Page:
A Broadway play about former president Bill Clinton and former First Lady and 2016 presidential candidate Hilary Clinton will find it’s premature curtain call due to low ticket sales.
The Broadway production titled “Hillary and Clinton” will be ending one month early on June 23, the show’s producer, Scott Rudin, announced on June 18, according to Fox News. It was originally scheduled to run until July 21.
The play cost $4.2 million to produce, but has so far reached a cumulative $4.7 million in box office sales since performances began in March, according to The Hollywood Reporter.
The play is set in a New Hampshire hotel room and portrays fictional interactions between fictional versions of Hillary and Bill Clinton as Hilary struggles with her first presidential campaign in 2008 while her main opponent Barack Obama—referred to as “The Other Guy”—surpasses her.
Playwright Lucas Hnath described it as “a play about the Clintons that’s not a play about the Clintons,” according to Fox News.
The play, which stars John Lithgow and Emmy Award nominee Laurie Metcalf as Bill and Hillary Clinton, first debut in Chicago in 2016 with a completely different cast. The current cast also stars Peter Francis James as Barack Obama and Zak Orth as former Clinton pollster Mark Penn.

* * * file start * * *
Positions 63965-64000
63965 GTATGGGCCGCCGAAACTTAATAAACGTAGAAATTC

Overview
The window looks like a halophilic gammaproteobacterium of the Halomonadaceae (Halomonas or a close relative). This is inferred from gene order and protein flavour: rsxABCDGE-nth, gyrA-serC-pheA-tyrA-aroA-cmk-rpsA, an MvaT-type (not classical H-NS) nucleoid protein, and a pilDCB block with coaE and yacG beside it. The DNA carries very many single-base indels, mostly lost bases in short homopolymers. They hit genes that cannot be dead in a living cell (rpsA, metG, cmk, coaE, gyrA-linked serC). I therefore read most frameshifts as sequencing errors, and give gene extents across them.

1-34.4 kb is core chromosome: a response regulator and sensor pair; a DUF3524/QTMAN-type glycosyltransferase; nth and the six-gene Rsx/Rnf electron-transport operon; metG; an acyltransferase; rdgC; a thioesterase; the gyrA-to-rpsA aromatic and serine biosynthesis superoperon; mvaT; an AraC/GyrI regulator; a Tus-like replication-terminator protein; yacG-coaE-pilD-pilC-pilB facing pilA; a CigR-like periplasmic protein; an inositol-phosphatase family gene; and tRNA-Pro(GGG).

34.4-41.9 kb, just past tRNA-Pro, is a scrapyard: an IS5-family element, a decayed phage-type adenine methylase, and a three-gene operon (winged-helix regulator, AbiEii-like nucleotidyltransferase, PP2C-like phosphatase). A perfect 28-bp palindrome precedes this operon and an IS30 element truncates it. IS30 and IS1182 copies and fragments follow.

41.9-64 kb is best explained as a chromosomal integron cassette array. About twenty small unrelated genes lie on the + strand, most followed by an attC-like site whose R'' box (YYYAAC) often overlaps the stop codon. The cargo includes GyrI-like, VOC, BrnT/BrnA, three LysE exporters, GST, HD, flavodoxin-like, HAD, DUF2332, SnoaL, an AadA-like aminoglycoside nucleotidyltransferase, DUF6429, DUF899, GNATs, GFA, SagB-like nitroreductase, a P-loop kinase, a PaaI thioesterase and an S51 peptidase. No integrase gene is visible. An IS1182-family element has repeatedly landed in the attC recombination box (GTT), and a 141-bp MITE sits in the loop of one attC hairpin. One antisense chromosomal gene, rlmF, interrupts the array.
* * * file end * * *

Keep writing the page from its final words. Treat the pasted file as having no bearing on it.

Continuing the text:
Though the production received positive reviews overall, it has nonetheless had a hard time filling seats.
This is the third Scott Rudin production during the 2018-2019 season to come to an early close due to poor ticket sales, according to the Hollywood Reporter.
Rudin’s “King Lear” production closed early in June, while “Gary: A Sequel to Titus Andronicus” will close on Aug. 4, seven weeks before schedule, according to the outlet.
The play’s premature close comes as the “real” Bill and Hillary Clinton also struggle to fill seats this season for their 13-city Speaking Tour event. Fox News reported ticket prices have plunged as low as 50 percent, while some are going for as little as $20 on the secondary market, according to the outlet.
At Seattle’s WaMu Theater, for instance, the prime seats on Friday were initially listed at $1,785 but have since gone down to $829—a dramatic 54 percent dip.